( No Mass on Easter Sunday Evening)
This week I’ll be attending the Clergy Convocation. I’m speculating this year that after the heaviness of the Royal Commission we’ll be looking at ways we can avoid a similar situation through better accountability practices. Other conversations will probably include Proclaim 2018 here in Brisbane and also the latest updates around the Plenary Council in 2020.
This week I was watching a movie called A United Kingdom. The story centres around the incredible love between a white English woman Ruth and a black Botswanan man (Seretse Khama) studying in London. Seretse just happens to be the king incumbent to Bechuanaland. It’s a powerful story of their love to fight against the geo-politics in Africa and England in the mid-20th century. Ruth struggles with the cultural shock of becoming a white Queen to an African tribe. She must fight against the prejudice of the being white and being judged as a colonialist. There is also the poison of apartheid emerging in South Africa sweeping across neighbouring countries. Seretse becomes physically separated from his wife and must trust others in order to protect his wife and the future of his country. He must be clever in dealing with the British government’s unjust agenda. He is also faced with confronting his uncle to find a peaceful solution to be endorsed as the rightful heir to lead their nation. I found this story equally confronting and inspiring. I was challenged by the complex situations they were part of but lifted up by their powerful resolve to persevere and act with conviction rather than shrink in fear. Ruth is eventually accepted by the Botswanan people and she learns how to fight for her husband. Seretse learns to lead and serve his people from abroad in a position of humility. Eventually their love brings them back together, ushering in a new and radical direction for Botswana.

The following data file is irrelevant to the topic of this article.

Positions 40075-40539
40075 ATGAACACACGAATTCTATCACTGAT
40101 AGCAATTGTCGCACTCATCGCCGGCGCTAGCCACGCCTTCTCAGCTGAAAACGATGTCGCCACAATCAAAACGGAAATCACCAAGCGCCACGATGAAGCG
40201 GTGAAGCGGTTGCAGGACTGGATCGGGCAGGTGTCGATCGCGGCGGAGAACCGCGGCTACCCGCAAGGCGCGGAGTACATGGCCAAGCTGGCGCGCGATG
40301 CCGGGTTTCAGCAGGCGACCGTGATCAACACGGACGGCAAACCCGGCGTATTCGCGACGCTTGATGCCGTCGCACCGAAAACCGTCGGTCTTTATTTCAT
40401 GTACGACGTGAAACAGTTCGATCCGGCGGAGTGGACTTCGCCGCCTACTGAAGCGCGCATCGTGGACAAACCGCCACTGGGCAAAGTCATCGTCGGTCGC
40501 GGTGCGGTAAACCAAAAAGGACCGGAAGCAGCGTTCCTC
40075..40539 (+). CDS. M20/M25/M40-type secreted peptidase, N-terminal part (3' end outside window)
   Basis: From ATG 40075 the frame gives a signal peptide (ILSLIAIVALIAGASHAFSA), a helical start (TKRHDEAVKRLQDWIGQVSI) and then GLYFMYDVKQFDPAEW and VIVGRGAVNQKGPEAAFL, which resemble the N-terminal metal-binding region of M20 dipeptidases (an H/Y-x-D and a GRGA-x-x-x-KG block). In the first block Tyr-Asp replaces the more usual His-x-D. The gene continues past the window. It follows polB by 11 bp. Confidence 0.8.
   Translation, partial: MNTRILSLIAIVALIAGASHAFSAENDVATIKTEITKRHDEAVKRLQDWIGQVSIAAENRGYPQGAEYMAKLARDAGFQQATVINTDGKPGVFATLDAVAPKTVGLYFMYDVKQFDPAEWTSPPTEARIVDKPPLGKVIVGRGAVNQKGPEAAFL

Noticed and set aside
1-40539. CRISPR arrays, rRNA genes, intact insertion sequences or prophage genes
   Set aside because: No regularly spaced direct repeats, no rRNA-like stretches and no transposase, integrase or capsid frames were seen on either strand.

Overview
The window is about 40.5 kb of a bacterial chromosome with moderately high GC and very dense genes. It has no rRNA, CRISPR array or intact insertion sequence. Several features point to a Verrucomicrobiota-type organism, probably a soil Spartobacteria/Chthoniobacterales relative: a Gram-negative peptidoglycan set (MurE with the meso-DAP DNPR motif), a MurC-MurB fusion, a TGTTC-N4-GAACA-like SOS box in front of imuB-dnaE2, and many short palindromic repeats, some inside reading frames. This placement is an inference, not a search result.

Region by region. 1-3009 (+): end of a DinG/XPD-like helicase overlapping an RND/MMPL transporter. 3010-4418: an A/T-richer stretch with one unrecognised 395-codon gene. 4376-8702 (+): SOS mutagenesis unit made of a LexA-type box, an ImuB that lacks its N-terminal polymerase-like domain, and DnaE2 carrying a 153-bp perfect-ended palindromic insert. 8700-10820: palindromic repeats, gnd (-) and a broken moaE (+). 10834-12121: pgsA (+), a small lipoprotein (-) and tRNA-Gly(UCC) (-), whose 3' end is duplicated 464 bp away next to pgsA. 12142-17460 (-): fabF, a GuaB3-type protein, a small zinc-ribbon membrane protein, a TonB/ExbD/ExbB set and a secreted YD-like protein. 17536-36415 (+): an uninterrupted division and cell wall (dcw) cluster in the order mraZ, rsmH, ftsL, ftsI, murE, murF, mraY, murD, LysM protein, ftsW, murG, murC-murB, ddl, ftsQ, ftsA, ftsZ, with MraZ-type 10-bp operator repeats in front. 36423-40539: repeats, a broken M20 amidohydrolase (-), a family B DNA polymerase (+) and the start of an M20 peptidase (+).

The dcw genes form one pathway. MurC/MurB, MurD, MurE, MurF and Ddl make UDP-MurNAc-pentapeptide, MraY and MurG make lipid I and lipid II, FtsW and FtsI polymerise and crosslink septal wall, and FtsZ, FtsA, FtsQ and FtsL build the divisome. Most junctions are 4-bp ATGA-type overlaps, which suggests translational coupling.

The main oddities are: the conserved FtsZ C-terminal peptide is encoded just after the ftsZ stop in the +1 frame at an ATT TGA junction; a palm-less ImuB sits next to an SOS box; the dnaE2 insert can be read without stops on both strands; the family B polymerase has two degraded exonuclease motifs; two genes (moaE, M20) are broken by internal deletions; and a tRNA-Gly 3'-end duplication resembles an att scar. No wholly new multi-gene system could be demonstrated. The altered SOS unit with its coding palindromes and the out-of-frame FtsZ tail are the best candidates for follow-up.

This film makes me think about the covenantal love between God and Israel referred to in Jeremiah. It demonstrates that whether we’re married, single, a priest or a religious, when we follow God we become a team that is unstoppable. Deep within Ruth and Seretse, Go d had written on their hearts what they would show the world. I was speaking to a lovely couple and I reminded them that they minister the sacrament of love to each other each day and maybe just as importantly they show everyone the stability and dynamism of marriage. As Christ learnt to obey his Father so too may we develop the grace to surrender more and more to his sovereign rule. Help us Lord to die to our past, our weakness and our self and rise to live for you.
Blessings Fr Nev
" WIN DR DRE SOLO 2.00 ON-EAR HEADPHONES "
This is a remarkable opportunity for the voices of young people to be heard by the Church. To read the media press release on the survey, head to https://www.catholic.org.au/youthsurvey. The survey will remain open until 11:59pm on Sunday 2 July. For link to the survey, Click Here
You will be in with a chance to win Dr Dre headphones!
THE REFORMATION TODAY: AN ECUMENICAL PERSPECTIVE
2017 marks the 500th anniversary of the Reformation. Many historians consider the Reformation one of those epoch changing events in the history of the Western world. But what does it mean for people in Australia 500 years later? Was the Reformation just a series of pointless disputes which have little relevance to the church today? Or is the church today the living legacy of the Reformation, and if so, what does this mean for us? Join us as we ask these questions together.
Dr. Chris Hanlon — The Reformation a Catholic perspective, 8 August 7:30pm Holy Family Catholic Church, Indooroopilly